Introduction: Complementary and alternative medicine (CAM) use is common in patients with diabetes. The present qualitative study aimed to explore patients’ beliefs and practices related to CAM use in patients with type 2 diabetes living in Lahore, Pakistan. Methods: Qualitative one to one in-depth tape-recorded interviews, using a semi-structured guide were performed with patients with type 2 diabetes, from the outpatient departments of two hospitals in Lahore. Results: Thirty two patients were interviewed. Overall, the findings of this study indicated religious practices (n = 12; 37.5%), such as Holy Quran recitations, offering of prayers, drinking holy water and seeking help from God, alongside utilizing conventional therapy were the most frequently reported complementary and alternative medicine (CAM) employed by the majority of the participants. All practices were claimed to have significantly positive impacts on health. The use of herbal therapy (n = 5; 15.6%), home remedies (n = 3; 9.4%) and homeopathic medicine (n = 2; 6.35%) and were the biological forms of CAM reported by most participants. Strong opinion and pressure by the community and family members, compounded by desires to achieve complete cure, were among the key motivators reported for CAM use in approximately one third of the respondents. In addition, poor glycemic control and avoidance of side effects with CAM were the key factors affecting participants’ therapy decision making. Conclusion: Religious practices, herbal and household remedies were the main CAM practices observed in this study. Proper understanding of patients’ perspectives towards CAM can help health care professionals adopt a more patient-centred approach, optimize good pharmaceutical care planning and ensure safe practice.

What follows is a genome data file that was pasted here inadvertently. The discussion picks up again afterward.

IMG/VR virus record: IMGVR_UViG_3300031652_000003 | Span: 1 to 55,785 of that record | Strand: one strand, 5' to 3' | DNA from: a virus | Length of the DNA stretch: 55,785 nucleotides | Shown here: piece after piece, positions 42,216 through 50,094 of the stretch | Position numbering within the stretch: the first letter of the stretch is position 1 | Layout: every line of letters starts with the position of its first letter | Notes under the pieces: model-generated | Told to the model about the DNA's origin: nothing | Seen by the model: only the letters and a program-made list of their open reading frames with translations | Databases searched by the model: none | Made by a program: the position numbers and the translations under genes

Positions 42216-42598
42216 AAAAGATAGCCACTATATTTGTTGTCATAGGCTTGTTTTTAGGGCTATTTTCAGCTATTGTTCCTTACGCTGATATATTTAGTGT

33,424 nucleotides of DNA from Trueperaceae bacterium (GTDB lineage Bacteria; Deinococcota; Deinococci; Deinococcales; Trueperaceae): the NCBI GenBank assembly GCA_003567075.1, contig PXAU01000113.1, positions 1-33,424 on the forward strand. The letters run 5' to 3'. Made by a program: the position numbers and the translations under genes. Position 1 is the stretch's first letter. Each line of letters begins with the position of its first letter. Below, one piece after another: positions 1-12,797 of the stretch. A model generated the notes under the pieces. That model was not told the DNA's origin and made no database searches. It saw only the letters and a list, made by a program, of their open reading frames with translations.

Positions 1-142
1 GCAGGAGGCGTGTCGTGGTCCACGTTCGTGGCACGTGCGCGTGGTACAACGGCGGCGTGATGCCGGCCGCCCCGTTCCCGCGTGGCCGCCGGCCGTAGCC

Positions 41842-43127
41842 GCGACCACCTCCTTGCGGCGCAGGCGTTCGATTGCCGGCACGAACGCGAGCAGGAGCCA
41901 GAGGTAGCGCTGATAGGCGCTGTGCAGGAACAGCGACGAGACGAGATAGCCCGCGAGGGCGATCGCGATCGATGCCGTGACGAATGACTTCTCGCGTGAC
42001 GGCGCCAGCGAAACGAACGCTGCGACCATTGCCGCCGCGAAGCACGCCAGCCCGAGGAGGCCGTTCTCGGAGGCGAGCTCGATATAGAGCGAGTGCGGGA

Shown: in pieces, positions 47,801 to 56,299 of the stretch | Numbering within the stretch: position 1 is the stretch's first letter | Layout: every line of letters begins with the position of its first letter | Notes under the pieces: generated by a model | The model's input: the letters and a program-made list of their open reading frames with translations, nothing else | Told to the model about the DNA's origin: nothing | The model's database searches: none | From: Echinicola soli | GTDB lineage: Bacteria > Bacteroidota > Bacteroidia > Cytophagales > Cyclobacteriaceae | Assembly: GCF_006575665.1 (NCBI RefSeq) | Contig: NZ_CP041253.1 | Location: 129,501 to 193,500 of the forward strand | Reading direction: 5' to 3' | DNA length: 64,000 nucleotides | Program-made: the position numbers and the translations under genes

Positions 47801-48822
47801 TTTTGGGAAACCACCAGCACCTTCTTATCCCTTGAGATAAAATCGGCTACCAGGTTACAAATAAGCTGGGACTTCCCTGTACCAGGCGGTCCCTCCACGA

- Complementary and alternative medicine
- Herbal therapy
- Homeopathic treatment